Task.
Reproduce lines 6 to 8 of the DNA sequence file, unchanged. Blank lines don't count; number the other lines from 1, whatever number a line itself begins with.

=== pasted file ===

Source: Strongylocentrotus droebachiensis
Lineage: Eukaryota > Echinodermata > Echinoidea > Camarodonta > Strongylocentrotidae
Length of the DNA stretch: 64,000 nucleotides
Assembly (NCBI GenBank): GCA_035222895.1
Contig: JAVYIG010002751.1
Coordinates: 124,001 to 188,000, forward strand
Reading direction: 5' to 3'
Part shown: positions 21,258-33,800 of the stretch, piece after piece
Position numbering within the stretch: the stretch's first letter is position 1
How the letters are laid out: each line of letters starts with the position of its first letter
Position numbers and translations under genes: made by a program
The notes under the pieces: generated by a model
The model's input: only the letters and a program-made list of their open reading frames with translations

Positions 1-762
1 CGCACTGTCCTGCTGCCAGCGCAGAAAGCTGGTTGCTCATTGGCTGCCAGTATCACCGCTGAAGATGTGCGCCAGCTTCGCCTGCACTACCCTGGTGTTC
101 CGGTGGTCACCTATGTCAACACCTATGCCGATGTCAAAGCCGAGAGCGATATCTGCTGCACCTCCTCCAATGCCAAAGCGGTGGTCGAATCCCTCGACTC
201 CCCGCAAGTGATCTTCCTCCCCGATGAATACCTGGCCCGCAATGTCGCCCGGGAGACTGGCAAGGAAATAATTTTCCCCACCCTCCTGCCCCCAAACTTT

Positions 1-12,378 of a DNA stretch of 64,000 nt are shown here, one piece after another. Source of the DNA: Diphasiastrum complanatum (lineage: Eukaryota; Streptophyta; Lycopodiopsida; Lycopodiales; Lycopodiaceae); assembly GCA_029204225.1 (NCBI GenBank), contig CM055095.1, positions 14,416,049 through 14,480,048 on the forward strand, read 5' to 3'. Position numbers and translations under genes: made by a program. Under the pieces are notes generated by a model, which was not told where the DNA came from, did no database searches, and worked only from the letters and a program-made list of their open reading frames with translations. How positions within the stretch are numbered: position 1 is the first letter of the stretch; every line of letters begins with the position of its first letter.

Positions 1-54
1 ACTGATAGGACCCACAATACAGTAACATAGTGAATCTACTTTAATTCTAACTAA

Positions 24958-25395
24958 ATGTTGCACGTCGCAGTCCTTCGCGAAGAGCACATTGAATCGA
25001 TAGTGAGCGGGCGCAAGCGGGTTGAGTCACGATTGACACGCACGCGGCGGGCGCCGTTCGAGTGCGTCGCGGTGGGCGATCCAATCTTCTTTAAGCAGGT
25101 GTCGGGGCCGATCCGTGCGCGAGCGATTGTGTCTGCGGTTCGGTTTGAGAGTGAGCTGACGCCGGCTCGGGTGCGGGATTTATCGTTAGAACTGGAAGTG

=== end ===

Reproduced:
Coordinates: 124,001 to 188,000, forward strand
Reading direction: 5' to 3'
Part shown: positions 21,258-33,800 of the stretch, piece after piece